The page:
Companion planting with herbs

Photo credit: Gardening at home

Tips On Companion Planting With Herbs In Your Garden

Companion planting with herbs will give some benefits for the plants themselves and power to help each other to grow and thrive. For example, companion planting your home-grown tomatoes with sweet basil will improve your tomatoes taste, companion planting some caraway plants throughout your garden will help to loosen the soil, or companion planting feverfew with your roses will also help to keep the aphids away. Certain herbs and other plants will do better simply by planting them nearby to each other but other herbs and plants should be kept far away. So you need to consider several factors when choosing companion plants for your herb garden.

Read more: Companion Planting Vegetables with Other Plants

Big ideas for small spaces shared at gardening fair

Read at : Google Alert – container gardening–big-ideas-for-small-spaces-shared-at-gardening-fair

Residents can find info on growing food in containers and on rooftops

From rooftops to balconies to tiny backyards, gardens can bloom anywhere, even in small spaces.

An event organized by Live Green Toronto in partnership with the Carrot Common Green Roof is aiming to help people grow food anywhere.

The Food from Small Spaces Fair: Urban Backyard, Balcony and Rooftop Food-Growing event takes place Saturday, Aug. 13 from 2 to 5 p.m. at Eastminster United Church.

“We’ve had a lot of requests from community groups on how they can develop container growing or how to start a community garden,” said Martina Rowley, one of Live Green Toronto’s community animators. “There’s a huge interest in urban gardening.”

Nearly half of Toronto residents live in apartments or condos so if they want to garden they have limited real estate in which to do it.

“If you live in an apartment building or condo (you’ll learn) what you can do or if you just have a small patch of grass,” Rowley said.

There will be information and displays on growing food in containers, raised beds and on rooftops. The fair may be of interest to homeowners, too, as many backyards can be tight places to grow.

Rowley said the idea of growing one’s own food is on the rise for several reasons.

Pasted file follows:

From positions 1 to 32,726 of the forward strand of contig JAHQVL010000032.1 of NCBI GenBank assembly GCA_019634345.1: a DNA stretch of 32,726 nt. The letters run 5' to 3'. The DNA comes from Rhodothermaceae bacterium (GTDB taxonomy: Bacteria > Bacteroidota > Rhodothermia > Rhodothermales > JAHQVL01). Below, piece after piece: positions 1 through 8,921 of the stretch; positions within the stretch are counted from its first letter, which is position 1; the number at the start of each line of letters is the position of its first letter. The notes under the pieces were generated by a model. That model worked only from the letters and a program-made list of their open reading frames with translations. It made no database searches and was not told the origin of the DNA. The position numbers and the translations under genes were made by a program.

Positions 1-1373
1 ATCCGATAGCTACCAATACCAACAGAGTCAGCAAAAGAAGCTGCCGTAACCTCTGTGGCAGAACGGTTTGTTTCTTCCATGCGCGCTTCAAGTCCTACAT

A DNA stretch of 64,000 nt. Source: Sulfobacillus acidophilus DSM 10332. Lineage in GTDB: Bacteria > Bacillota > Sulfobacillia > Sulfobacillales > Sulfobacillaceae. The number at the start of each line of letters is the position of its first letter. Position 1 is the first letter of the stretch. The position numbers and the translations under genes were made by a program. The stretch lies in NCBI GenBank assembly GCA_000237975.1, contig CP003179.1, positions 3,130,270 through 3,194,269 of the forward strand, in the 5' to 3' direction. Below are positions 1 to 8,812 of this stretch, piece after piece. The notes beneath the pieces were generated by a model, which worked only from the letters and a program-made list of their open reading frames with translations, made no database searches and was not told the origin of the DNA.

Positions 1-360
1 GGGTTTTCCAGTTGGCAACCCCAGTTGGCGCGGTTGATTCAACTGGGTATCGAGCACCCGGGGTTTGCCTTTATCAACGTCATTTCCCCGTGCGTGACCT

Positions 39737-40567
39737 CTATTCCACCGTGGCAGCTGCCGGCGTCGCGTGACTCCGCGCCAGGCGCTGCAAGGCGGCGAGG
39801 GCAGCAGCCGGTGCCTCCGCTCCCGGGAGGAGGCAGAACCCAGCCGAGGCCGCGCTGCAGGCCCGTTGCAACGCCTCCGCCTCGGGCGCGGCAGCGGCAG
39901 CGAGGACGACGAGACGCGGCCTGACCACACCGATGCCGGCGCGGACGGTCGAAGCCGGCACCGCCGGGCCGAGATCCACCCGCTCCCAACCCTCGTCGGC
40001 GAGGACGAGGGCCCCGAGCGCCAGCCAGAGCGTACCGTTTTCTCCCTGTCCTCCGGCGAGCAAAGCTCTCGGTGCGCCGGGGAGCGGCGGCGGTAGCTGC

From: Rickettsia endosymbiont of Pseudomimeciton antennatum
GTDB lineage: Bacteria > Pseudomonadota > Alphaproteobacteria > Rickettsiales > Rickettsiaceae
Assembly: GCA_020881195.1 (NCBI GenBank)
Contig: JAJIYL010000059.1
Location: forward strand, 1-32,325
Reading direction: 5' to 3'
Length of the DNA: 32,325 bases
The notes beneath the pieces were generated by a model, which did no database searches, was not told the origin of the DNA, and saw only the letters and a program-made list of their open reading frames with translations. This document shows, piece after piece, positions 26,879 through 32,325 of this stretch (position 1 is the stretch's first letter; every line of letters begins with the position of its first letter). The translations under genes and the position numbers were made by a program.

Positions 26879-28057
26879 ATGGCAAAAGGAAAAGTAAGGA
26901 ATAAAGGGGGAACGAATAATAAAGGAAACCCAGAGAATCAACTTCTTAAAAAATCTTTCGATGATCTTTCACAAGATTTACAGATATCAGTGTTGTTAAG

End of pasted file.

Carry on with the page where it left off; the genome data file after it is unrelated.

Vegetable Garden Companion Planting (Marty WARE / HubPages)

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Marty Ware

Many of you would of heard of Permacuture, Yes? Well did you know that plants protect each other? They sure do, and this can really benefit you and your vegetable garden.
If you are interested check it out!
Happy Gardening Marty

Vegetable Garden Companion Planting


“Vegetable garden companion planting” is a great way to deter pests, increase plant-health vitality, and improve taste. In your veggie garden, what could be better? The result of companion planting: big, juicy, shiny fruit that’s totally nutritous. Yummy, yummy!

So lets get to it!

The truth is you don’t have to use chemicals to grow healthy plants. You just don’t need them. Companion planting and other natural gardening methods were used for centuries before the ‘chemical revolution.’ Companion planting is based on the repelent properties provided by the plants themselves: herbs, flowers and vegetables. These, when mixed right, promote healthy growth and control pests and diseases.

Companion planting is attained by placing beneficial deterrent plants near to others to assist with protection both above and below the ground. For example, Parsley attracts lady beetles. Lady beetles love to feast on Aphids and scale, so the nearby plants benefit from the removal of these pests. The lady beetles get a feed. You get unblemished, pest free veggies. Don’t laugh- this little insect can eat hundreds aphids in a day. Some farms actually release them as a pest control method. Continue reading Vegetable Garden Companion Planting (Marty WARE / HubPages)